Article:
YP Comment: Farmers pay the price again - scandal of missed subsidy targets

Farm subsidy payments are still in chaos.
Farm subsidy payments are still in chaos.
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IF 16 per cent of welfare claimants were not processed on time by the Department of Work and Pensions, there would be a national outcry, emergency statements to Parliament and a loud clamour for Ministerial resignations.

Yet what happens when 16 per cent of farmers do not receive their subsidies on time? There’s barely a murmur, even though the nation’s food producers have been left at the mercy of the Rural Payments Agency’s mismanagement for more than a decade now.

It should not be like this. Without this money, many farm businesses become financially unviable. Yet, according to a damning National Audit Office report, the RPA is so poorly run that it did not entirely fulfil its promise to prioritise those farmers worst-hit by last winter’s floods – it appeared to overlook the destruction to agricultural land in neighbouring Lancashire.

Even the standard excuse by civil servants in such circumstances, namely these reports are historic and failings remedied, does not hold water because MPs were told earlier this month that 2016-17 payments planned for the beginning of December might not be paid until the end of the year as George Eustice, the Environment Minister, obfuscated this issue.

If other parts of Europe, notably Northern Ireland, can pay farmers on time 
and with a level of accuracy that appears beyond the RPA’s capabilities, why can’t this happen in England? This matters, as The Yorkshire Post’s editorial made clear as recently as October 15.

When Mr Eustice, a leading Brexiteer, gets his way and Britain leaves the EU in 2019 or thereabouts, the Government will have to devise a new system of subsidy payments from scratch – and the Minister needs to be more alert to this task and its importance. Those in receipt of other benefits would not tolerate such tardiness. Why should farmers?

The health police

EVEN though Theresa May’s government decided not to ban junk food advertisements from the nation’s television screens before 9pm each night, it has not stopped the World Medical Association from recommending even more stringent controls.

Its global health leaders want promotions for fizzy drinks, burgers and so on banned from all programmes which are appealing to children. Does this mean pre-recorded shows have to be submitted to a special committee? What about soap operas where the storylines gravitate around pubs like The Woolpack in Emmerdale? What about top sporting events where a pitchside sponsor is a popular food or beverage brand? Are they banned?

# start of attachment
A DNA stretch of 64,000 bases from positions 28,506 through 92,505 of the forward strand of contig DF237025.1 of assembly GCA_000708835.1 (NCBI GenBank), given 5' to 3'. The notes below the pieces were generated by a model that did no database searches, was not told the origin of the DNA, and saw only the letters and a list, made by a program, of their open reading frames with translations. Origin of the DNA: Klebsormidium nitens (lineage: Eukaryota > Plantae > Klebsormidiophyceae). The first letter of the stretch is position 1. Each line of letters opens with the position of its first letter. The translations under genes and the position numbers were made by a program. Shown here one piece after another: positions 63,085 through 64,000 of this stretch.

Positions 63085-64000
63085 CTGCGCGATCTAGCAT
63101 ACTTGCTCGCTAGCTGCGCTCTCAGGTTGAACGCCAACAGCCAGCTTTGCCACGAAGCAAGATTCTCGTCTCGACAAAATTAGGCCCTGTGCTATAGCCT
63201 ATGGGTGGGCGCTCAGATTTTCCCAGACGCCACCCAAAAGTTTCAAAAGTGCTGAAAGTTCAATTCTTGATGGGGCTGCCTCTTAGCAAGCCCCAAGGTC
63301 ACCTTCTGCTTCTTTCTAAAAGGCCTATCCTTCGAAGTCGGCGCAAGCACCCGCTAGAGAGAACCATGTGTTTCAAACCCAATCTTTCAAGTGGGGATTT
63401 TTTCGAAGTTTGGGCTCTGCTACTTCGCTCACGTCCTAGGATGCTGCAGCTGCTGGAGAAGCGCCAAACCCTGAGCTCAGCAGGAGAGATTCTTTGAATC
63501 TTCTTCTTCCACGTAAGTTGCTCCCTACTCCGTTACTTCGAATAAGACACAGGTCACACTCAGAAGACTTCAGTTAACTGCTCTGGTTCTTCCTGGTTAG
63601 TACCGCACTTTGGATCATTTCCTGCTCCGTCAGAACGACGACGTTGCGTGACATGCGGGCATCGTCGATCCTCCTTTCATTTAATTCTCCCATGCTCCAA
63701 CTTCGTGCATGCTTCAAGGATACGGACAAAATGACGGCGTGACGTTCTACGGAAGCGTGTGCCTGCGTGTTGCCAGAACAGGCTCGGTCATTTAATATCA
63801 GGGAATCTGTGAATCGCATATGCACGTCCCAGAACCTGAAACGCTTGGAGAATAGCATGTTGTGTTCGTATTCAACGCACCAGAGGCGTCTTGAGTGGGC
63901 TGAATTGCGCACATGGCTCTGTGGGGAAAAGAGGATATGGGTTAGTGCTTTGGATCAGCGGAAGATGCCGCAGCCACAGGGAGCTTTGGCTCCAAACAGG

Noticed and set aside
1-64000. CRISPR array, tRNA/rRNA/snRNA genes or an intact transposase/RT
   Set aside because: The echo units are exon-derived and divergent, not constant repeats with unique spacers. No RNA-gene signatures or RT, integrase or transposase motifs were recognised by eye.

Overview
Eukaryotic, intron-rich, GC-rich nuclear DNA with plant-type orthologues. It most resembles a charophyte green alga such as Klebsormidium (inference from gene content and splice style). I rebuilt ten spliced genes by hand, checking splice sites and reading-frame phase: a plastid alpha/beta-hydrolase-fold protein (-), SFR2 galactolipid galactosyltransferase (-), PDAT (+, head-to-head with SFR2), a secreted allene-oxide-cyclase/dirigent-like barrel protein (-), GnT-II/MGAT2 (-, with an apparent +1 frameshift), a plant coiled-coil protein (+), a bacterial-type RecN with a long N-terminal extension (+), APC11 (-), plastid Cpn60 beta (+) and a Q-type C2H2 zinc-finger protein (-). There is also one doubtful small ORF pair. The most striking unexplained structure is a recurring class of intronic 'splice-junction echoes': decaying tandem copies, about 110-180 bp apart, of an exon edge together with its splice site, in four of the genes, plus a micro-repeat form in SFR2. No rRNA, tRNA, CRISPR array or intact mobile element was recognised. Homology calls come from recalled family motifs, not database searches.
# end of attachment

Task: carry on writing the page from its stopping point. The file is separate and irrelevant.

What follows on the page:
The questions go on – how will the WMA monitor those social networks, video games and websites which youngsters access from their own mobile devices?

It should not be down to the so-called ‘nanny state’ to rule family lives in this way. It should be up to parents to accept responsibility for the upbringing of their children and not to succumb so liberally to ‘pester power’ when their offspring are looking for a bribe, or such like, in return for good behaviour.

Governments simply can’t micro-manage the upbringing of every child. Instead of hectoring, they should be looking to provide constructive guidance while coming up with creative campaigns to promote the benefits of a balanced diet and regular exercise. Rather than this draconianism, have the ‘health police’ even asked the producers of the omnipresent soaps to develop uplifting storylines around healthy living rather than the usual staple diet of death and human misery?

Train of thought

THIS region’s long-suffering rail travellers will be relieved that Northern is finally introducing refurbished trains this week as the bone-rattling Pacers are finally consigned to the antiquities siding at York’s National Railway Museum where their arrival is long-overdue. It’s not before time that the North receives the type of rolling stock long taken for granted in London and the South East.

Yet, while passengers can expect a more comfortable journey, it is still is taking too long for new carriages to come into operation to ease overcrowding. And then there’s the availability of free, uninterrupted wi-fi and 4G technology. Commonplace in France and other countries that truly value rail travel, all new trains should be fitted at the outset with the latest fibre-optics so time spent travelling to and from work, or business appointments, is not dead time because of poor internet connections. Unless new services keep up with the technology they, too, will become out-of-date very quickly.